By: Sam Hurley
New Zealand’s honey industry is losing millions of dollars every year as organised thieves target the hives and manufacturers of the golden product. Now the offending is becoming increasingly brazen with hundreds of kilograms of honey stolen at any one time, before being on-sold to a black market of local and … Read More
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Beekeeping, like every other action, has its own dos and don’ts. Start beekeeping generally involves the equipment that is needed and purchasing bees. However, some people who are starting this avocation normally make several mistakes. It is okay to make mistakes, which article can help new beekeepers prevent making the same mistakes others have previously.
Here are three blunders which every beekeeper should avert:
1. Not knowing the best time to begin a beekeeping company or hobby can end up being a calamity. It can lead to a lack of your bees and money. Winter is the worst possible time to begin, since most bees die during the wintertime. This would drive a beekeeper to buy a fresh mountain of bees, which would be more expensive money. Autumn is another lousy time since there are fewer flowers, consequently a smaller quantity of honey harvested, to begin beekeeping. The best time to begin beekeeping is during summer, which is the time of the year where there are plenty of flowers that are blooming.
2. Purchasing used equipment and old books on beekeeping. That is a typical mistake made by many start beekeepers. It is understandable that one would want to conserve money as much as possible, but purchasing used old and gear beekeeping novels isn’t a good idea. First, used gear can come with “inherited” issues. The extractor outlet might have a leak, or the uncapping knife might not be sharp enough to uncap all the wax. This would definitely affect the quality of one’s honey, which will ben’t an ideal scenario especially if a beekeeper is intending to start a honey-selling company. Second, old novels can provide info that is aged on beekeeping. One might be stuck using the traditional approach when there are better and more rapid ways manufacture honey and to maintain beehives.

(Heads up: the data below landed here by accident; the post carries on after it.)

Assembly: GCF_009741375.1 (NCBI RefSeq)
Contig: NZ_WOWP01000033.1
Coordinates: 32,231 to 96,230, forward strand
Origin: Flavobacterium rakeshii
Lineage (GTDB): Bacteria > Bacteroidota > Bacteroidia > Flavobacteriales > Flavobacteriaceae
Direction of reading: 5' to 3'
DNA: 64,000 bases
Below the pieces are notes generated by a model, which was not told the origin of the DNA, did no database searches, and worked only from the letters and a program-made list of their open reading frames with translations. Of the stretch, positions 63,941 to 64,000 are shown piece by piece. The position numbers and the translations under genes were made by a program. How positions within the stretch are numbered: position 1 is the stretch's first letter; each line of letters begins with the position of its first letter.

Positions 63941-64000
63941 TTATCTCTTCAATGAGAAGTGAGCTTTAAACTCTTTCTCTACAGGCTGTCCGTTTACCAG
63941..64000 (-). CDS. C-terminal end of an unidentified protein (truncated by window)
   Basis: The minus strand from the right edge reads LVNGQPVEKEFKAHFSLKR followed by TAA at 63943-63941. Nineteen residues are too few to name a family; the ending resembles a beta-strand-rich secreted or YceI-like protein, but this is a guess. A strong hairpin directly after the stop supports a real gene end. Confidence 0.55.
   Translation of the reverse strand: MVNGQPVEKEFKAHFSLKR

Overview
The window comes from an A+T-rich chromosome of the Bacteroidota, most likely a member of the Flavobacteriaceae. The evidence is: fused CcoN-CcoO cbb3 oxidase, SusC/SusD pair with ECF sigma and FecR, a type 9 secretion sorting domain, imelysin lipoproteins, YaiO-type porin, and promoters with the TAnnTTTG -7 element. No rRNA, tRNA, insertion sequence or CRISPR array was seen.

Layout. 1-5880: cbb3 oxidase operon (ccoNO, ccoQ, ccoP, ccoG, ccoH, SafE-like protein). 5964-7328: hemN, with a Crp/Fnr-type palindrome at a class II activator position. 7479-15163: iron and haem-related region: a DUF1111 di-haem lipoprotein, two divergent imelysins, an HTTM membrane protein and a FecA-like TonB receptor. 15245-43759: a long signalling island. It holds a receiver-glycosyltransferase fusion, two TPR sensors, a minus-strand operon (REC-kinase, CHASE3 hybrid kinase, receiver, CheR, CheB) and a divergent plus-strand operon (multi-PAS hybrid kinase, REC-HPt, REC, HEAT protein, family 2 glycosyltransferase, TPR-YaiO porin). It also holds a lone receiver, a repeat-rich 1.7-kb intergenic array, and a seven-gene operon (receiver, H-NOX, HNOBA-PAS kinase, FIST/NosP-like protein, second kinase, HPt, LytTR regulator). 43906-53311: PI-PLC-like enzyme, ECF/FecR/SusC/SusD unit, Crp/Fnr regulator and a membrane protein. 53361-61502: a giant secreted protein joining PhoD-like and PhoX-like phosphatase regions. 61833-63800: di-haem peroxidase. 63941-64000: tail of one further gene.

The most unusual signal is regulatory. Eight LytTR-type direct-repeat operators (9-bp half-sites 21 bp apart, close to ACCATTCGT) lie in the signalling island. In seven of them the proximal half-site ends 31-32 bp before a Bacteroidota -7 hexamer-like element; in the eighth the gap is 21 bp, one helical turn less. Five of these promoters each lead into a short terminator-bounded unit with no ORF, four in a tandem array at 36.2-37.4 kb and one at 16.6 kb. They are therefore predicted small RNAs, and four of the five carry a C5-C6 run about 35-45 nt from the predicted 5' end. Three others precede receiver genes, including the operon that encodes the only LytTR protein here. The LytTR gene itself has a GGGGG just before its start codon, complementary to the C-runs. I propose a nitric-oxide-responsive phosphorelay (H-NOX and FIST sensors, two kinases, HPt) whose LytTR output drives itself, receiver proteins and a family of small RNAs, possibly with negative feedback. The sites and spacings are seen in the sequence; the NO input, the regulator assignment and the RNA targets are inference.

3. Refraining from buying protective gear. Think about this. He/she will most likely come out as a pincushion with all the bee stingers stuck to their body, if one does not wear protective gear when handling the hives and amassing the honeycombs. Protective gear is pricey, yes, but it’ll help beekeepers prevent spending medical bills.
These three mistakes are presented here to help they are avoided by future beekeepers. It’s best to consult with a specialist beekeeper before getting started beekeeping. If buying a certain item looks too expensive, consistently consider the ending price ( in case that they do not buy this thing now, will it cost them more later on?). Ultimately, it’s up to the individual to decide the best strategy.